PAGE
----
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Abstract Subject Photography - Forget the Thirds
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Abstract Subjects in Photography

When learning photography you will invariably get told to make your subject stand out. No doubt, you will be told a number of ways to accomplish this including, focus, depth of field, composition, leading lines and countless others. While I agree all these techniques can lead to a well composed subject within a photograph, I believe that they also limit creativity because they focus too much on the actual elements in the image and not enough on the story told or the emotion conveyed by the image.

To illustrate, how these rules can actually limit the maker’s creativity, I am going to use one of my images I captured on a recent walk around San Francisco.  By classic photography definitions, one could say that it either lacks a subject or its subject is ambiguous because of the composition. I can hear the judge at some photography competition now, ” What is the subject? Pick one and better isolate it so the viewer’s eyes are drawn…”  They are so focused on basic rules that they completely miss the meaning of the image.

Old vs New Subject

Old vs. New

This image was captured under the Bay Bridge in San Francisco. As I was looking at the scene, I was struck by the contrast of old construction of the bridge support compared to the new construction of the building. Being the maker of this image I wanted the subject to be the tension between old verses new. Even more I wanted the viewer to see it the image as a lens from a imposing history giving way to a new future. Perhaps as a way of saying that societies future is largely shaped by the by it history. Clearly my subject was not the bridge, the building, the space between them or any tangible element that I could capture in any image. So arranging the objects in the image around a set of rules would not suite my purpose.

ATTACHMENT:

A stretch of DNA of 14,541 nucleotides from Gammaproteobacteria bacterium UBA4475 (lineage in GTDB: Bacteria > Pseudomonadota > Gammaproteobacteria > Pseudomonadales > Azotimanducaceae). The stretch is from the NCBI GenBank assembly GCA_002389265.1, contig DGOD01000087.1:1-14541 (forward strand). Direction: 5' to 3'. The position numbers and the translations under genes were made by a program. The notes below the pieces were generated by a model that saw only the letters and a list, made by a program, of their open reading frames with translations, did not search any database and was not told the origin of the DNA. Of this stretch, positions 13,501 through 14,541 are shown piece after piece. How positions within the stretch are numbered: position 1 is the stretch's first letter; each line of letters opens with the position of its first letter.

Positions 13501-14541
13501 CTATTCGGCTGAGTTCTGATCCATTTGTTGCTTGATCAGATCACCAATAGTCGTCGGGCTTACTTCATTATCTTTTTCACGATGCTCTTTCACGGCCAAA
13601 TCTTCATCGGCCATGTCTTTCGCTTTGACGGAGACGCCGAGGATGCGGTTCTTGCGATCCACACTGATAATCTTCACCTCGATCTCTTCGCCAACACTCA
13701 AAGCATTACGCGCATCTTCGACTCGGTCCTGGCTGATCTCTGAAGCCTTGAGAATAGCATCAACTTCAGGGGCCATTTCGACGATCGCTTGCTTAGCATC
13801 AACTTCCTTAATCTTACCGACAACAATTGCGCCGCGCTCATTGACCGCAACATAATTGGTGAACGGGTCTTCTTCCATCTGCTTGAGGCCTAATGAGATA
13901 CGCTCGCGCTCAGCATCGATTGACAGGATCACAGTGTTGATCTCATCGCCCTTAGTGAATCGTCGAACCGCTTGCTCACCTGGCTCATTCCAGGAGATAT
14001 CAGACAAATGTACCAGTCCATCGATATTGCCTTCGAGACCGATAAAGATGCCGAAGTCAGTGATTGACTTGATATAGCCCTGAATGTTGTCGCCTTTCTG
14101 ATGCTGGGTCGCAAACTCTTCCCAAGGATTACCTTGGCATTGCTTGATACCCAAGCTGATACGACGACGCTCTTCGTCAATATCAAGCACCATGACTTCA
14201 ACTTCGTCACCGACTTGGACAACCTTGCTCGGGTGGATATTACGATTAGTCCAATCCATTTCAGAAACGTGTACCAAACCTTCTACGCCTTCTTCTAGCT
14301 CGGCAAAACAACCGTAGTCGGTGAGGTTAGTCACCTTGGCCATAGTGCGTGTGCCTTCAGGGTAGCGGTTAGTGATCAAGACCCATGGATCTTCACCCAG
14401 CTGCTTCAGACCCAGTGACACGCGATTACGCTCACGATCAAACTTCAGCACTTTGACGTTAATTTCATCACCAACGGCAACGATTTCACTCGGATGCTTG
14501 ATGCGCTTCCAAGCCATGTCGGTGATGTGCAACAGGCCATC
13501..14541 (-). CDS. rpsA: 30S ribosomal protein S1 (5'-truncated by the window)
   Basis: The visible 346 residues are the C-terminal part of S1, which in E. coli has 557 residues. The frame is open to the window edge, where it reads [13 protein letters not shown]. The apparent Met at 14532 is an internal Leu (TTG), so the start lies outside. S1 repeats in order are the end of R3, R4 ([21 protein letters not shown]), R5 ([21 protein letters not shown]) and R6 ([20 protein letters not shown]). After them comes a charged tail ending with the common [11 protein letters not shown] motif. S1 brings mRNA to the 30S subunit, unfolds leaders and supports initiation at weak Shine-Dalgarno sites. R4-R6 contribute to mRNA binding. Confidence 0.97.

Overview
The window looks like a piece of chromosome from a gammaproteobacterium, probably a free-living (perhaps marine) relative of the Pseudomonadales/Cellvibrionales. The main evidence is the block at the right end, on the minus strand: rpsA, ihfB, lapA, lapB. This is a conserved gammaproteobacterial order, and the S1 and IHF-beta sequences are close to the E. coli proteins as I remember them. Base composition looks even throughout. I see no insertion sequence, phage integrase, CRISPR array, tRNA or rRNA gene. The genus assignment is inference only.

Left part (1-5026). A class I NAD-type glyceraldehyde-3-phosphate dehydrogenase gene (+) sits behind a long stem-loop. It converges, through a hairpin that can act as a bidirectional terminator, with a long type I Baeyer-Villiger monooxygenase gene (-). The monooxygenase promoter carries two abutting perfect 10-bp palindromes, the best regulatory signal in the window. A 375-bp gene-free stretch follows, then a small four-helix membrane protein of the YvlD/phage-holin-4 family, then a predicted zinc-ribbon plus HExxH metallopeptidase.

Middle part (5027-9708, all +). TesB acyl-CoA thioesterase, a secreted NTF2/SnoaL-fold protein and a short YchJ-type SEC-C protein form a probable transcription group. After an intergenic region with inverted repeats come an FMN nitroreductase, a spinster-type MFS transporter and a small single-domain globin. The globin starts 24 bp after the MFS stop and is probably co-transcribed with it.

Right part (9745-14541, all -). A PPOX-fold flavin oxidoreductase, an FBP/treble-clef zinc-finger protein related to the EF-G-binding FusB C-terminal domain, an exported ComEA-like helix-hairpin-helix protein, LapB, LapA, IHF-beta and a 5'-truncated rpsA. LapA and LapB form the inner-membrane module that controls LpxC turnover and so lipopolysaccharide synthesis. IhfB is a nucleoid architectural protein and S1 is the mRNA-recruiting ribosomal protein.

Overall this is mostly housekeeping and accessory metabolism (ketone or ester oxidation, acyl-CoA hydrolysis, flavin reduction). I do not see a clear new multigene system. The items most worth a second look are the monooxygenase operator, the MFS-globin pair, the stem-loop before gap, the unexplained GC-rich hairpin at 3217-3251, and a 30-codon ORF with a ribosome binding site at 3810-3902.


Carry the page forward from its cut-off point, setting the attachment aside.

Just to be clear, I am not against the various composition rules nor do I suggest that someone break them without thought. What I do believe is that the rules are too often presented as absolutes to beginner and intermediate photographers and it becomes difficult for them to feel comfortable making an image that does not follow the basic rule. In then end, this limits what is possible in their images far too much. As artists we need to feel open to composing our images to create feelings and and convey concepts even when that requires ignoring the rules.

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